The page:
Music: I'm playing on December 20, January 4 and January 25 with the terrific classic rock group, Second Time Around (like us on Facebook), and I'm joining Ken Slauf on December 13 and on New Years Eve. For details, go to my Facebook page. You can also catch me most Sundays at 10:30AM at Elmhurst Presbyterian Church, 367 Spring Road in Elmhurst, IL.
Fiction: don't forget to check out the young-adult publication, Sucker Literary Magazine, volume 2, where my short story, "The Missing Ingredient," can be found. Nine great stories featuring the most interesting people on the planet - teenagers. Sucker is available in paperback for $9.99 and in Kindle form for $3.99.
Song of the Week
Each week I feature one of my original compositions. Keep coming back, take a listen and enjoy. This week's song "I Can Breathe" from my 2009 album, Pause. Seems appropriate for the holiday season.
Last week my daughter made the following statement: “Happy-sad evokes a stronger emotional response than sad-sad,” referring to the many movies that make us tear up. Rather than take this statement at face value, we went through the list of the movies that make us cry: some by her, some by me, and some that we both agreed on. Here’s what we came up with:
Field of Dreams
Dances with Wolves
To Kill a Mockingbird
The Color Purple
The Perks of Being a Wallflower
Sense and Sensibility
It’s a Wonderful Life
Eternal Sunshine of the Spotless Mind
The Sixth Sense
We could have named another dozen or two, undoubtedly. Michael Phillips of the Chicago Tribune cried at the movie Up, but I’ve seen in so many times now it evokes, I can’t remember if I cried the first time. I probably did. Other movies people seem to mention a lot are ones I haven’t seen: Marley and Me, My Girl, The Notebook, etc.
Looking at the above list, I can draw a few conclusions:
1) Actors Henry Thomas and Haley Joel Osment are fricking geniuses and Thomas should have been nominated for an Oscar. Kids are too often overlooked, though thankfully Osment did get a supporting actor nomination.
2) Music is the big emotional manipulator. Aimee Mann’s song “Wise Up” in Magnolia kills me – KILLS me – every time. And don’t get me started on Randy Newman’s waterworks-inducing scores to Avalon and Awakenings.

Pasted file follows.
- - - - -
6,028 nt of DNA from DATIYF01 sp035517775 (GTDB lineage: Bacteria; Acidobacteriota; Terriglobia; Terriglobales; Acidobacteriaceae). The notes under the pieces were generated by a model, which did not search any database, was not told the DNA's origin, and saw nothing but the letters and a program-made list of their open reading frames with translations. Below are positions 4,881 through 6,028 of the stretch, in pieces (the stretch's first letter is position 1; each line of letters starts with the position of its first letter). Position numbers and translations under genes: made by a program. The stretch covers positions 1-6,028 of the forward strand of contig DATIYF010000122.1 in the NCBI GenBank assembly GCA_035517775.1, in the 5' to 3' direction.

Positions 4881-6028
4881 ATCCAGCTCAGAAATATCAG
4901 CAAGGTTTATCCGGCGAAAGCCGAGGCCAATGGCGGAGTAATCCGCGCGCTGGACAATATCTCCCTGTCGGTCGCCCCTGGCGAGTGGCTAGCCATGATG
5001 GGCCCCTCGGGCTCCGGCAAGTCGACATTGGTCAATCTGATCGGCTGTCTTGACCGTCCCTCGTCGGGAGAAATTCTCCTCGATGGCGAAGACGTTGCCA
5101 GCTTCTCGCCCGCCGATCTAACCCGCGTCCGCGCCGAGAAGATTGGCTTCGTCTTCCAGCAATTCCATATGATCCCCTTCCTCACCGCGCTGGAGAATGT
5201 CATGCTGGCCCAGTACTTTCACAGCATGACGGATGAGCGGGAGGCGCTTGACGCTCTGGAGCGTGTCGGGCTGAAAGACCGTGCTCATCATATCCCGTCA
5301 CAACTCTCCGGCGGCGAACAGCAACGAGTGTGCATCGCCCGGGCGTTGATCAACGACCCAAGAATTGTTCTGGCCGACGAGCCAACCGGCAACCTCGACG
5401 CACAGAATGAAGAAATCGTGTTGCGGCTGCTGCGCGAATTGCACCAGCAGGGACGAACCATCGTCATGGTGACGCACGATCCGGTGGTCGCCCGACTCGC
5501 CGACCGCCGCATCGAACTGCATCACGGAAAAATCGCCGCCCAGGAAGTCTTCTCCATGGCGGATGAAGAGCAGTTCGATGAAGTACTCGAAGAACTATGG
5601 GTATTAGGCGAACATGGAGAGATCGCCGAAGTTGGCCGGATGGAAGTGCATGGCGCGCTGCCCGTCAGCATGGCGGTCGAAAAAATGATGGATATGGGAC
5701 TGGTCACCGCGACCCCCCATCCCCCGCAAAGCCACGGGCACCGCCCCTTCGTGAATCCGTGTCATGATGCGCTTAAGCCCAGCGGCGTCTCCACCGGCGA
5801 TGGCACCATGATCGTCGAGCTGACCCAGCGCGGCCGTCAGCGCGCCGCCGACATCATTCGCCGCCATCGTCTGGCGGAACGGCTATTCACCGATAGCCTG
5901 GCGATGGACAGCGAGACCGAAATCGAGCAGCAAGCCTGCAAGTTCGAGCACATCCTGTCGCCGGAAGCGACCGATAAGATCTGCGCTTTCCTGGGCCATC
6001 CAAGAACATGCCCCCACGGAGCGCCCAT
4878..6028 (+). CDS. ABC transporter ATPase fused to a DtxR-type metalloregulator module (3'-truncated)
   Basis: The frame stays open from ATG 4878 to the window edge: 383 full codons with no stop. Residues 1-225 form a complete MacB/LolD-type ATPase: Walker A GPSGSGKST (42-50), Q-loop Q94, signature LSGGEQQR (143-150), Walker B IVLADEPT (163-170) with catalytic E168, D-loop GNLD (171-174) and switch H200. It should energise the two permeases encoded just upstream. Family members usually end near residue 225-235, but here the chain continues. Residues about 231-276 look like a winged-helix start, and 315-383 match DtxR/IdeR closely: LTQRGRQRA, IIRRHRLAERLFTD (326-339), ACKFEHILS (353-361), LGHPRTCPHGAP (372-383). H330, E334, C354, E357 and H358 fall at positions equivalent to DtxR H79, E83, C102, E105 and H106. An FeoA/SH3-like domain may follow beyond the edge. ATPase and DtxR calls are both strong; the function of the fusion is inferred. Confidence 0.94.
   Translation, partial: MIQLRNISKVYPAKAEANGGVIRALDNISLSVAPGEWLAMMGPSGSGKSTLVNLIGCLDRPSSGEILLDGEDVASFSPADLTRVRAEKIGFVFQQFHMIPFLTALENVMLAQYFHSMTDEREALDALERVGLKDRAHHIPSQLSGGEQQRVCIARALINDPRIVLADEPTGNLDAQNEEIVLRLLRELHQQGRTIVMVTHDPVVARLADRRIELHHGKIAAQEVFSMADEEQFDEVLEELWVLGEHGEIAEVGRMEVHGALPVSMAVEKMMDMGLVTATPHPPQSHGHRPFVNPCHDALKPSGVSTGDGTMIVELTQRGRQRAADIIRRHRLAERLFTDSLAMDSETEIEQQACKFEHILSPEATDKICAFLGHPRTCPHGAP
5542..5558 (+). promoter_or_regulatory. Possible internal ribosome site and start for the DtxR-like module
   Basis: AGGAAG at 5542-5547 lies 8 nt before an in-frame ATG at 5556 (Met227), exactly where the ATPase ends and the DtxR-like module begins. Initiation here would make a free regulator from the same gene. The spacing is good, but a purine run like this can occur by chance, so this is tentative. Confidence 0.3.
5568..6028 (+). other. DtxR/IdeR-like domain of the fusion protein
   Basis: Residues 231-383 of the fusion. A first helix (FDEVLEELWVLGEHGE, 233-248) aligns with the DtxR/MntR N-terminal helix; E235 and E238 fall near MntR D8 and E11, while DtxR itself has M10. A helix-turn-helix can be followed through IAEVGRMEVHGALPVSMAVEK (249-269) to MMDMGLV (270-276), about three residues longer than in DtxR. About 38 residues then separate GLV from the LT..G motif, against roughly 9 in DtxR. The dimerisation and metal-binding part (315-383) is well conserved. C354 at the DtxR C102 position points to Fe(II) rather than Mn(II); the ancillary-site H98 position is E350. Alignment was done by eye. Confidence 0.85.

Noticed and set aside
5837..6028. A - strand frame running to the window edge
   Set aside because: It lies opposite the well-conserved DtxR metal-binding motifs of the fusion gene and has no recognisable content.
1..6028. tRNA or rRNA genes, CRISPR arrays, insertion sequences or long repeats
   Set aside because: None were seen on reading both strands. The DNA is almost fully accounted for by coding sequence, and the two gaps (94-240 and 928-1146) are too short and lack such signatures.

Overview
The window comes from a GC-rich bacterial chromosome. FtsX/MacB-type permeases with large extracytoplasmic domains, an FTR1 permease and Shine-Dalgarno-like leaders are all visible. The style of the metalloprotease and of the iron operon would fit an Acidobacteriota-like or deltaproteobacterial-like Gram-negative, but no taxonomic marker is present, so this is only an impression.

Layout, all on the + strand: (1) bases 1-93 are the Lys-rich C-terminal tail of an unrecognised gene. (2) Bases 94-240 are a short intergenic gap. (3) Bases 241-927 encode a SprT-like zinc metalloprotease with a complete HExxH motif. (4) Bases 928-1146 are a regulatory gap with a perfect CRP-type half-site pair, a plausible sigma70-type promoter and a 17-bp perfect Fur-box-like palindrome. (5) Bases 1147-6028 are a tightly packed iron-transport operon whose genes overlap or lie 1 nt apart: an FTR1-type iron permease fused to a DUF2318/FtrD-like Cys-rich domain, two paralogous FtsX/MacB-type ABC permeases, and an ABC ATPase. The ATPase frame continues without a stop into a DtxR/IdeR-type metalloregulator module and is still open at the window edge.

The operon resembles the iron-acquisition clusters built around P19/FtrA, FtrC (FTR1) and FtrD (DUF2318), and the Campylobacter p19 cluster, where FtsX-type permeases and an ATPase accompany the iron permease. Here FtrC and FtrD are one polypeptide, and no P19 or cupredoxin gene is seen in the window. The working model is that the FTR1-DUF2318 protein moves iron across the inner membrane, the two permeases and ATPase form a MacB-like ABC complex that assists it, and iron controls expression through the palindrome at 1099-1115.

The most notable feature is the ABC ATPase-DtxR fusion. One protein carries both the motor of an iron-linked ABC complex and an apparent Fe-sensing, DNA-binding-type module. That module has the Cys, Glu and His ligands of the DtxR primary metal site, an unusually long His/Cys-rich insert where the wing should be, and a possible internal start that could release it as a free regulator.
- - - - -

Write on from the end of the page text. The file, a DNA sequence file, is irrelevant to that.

3) Steven Spielberg could be paid based on tears on do quite well.
4) Music isn’t an absolute necessity to induce tears. Sometimes silence is the best soundtrack for us to feel raw emotion. Watch this clip from The Sixth Sense:
5) Happy-Sad movies – those that produce a tear even when conveying a happy or bittersweet moment – produce far more tears for me than downright sad movies. And many movies have sad scenes that don’t evoke as much response from me as the happier moments minutes later. Case in point: in To Kill a Mockingbird, I don’t cry when Tom Robinson is wrongly convicted of rape, but I do cry when Scout recognizes Boo Radley in her brother’s bedroom near the movie’s end. Another example: in It’s a Wonderful Life, the only moment that gets me every time is when Ernie reads the telegram from Sam Wainwright. There’s something about a guy who’s willing to stick by a friend even after losing his girlfriend to him that resonates with me. Again, this scene plays without music and works beautifully.
Below is the list my daughter and I comprised, this time with an HS for happy-sad and an S for sad. Happy-sad wins out by a mile for me.
Cinema Paradiso (HS)
Field of Dreams (HS)
Dances with Wolves (HS)
To Kill a Mockingbird (HS)
The Color Purple (HS)
The Perks of Being a Wallflower (HS)
The Natural (HS)
Sense and Sensibility (HS)
It’s a Wonderful Life (HS)
Schindler’s List (S)
Forrest Gump (HS)
Eternal Sunshine of the Spotless Mind (HS)
Roman Holiday (HS)
Finding Neverland (HS)
The Sixth Sense (HS)
What is it about a bittersweet or happy moment that fills us with emotion that exceeds even that of the dourest occasion? Do we respond to happy moments with the same emotional level in real life, or are we merely being manipulated by the creators of a constructed art form? If our real lives were accompanied by a score, would we be crying constantly?
The invention of the phrase “spoiler alert” has got to be one Man’s greatest linguistic contributions over the last decade or so. Philip B. Corbet of The New York Times has rightly pointed out how overused the phrase has become, and how it’s often used incorrectly, but for my money, overuse is preferable to the alternative.
I think of the woman who came to my home in 2002, and who – after eating our food – thanked us by divulging the ending of the movie, The Others.
I will do for you what she didn’t do for me.
She opened up that pouty little mouth of hers and spewed out, “I couldn’t believe it when I learned her children were dead.”
She is very, very lucky that I didn’t resort to the following (or worse):